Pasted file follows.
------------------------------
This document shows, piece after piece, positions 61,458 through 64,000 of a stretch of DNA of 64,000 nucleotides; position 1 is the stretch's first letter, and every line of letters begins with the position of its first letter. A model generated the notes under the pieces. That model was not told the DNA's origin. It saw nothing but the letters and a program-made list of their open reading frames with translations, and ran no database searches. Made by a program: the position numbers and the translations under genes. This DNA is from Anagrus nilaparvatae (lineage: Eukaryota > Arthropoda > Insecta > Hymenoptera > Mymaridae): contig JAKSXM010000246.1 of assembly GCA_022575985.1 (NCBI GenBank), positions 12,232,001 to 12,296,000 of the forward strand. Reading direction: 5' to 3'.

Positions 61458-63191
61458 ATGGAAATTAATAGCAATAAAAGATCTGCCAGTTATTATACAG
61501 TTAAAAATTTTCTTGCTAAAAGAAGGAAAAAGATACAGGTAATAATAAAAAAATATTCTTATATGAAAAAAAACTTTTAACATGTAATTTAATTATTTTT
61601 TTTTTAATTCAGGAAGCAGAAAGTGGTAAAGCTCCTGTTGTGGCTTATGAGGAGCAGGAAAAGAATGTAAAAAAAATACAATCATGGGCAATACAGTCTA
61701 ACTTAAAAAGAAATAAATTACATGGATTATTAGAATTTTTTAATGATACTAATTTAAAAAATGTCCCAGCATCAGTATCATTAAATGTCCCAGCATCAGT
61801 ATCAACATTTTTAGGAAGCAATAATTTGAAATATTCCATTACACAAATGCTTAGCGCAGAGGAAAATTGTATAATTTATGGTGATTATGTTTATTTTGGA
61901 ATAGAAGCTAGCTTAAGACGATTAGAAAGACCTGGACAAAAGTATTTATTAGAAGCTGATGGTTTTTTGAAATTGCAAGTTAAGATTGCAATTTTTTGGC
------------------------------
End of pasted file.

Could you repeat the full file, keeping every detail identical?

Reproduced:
This document shows, piece after piece, positions 61,458 through 64,000 of a stretch of DNA of 64,000 nucleotides; position 1 is the stretch's first letter, and every line of letters begins with the position of its first letter. A model generated the notes under the pieces. That model was not told the DNA's origin. It saw nothing but the letters and a program-made list of their open reading frames with translations, and ran no database searches. Made by a program: the position numbers and the translations under genes. This DNA is from Anagrus nilaparvatae (lineage: Eukaryota > Arthropoda > Insecta > Hymenoptera > Mymaridae): contig JAKSXM010000246.1 of assembly GCA_022575985.1 (NCBI GenBank), positions 12,232,001 to 12,296,000 of the forward strand. Reading direction: 5' to 3'.

Positions 61458-63191
61458 ATGGAAATTAATAGCAATAAAAGATCTGCCAGTTATTATACAG
61501 TTAAAAATTTTCTTGCTAAAAGAAGGAAAAAGATACAGGTAATAATAAAAAAATATTCTTATATGAAAAAAAACTTTTAACATGTAATTTAATTATTTTT
61601 TTTTTAATTCAGGAAGCAGAAAGTGGTAAAGCTCCTGTTGTGGCTTATGAGGAGCAGGAAAAGAATGTAAAAAAAATACAATCATGGGCAATACAGTCTA
61701 ACTTAAAAAGAAATAAATTACATGGATTATTAGAATTTTTTAATGATACTAATTTAAAAAATGTCCCAGCATCAGTATCATTAAATGTCCCAGCATCAGT
61801 ATCAACATTTTTAGGAAGCAATAATTTGAAATATTCCATTACACAAATGCTTAGCGCAGAGGAAAATTGTATAATTTATGGTGATTATGTTTATTTTGGA
61901 ATAGAAGCTAGCTTAAGACGATTAGAAAGACCTGGACAAAAGTATTTATTAGAAGCTGATGGTTTTTTGAAATTGCAAGTTAAGATTGCAATTTTTTGGC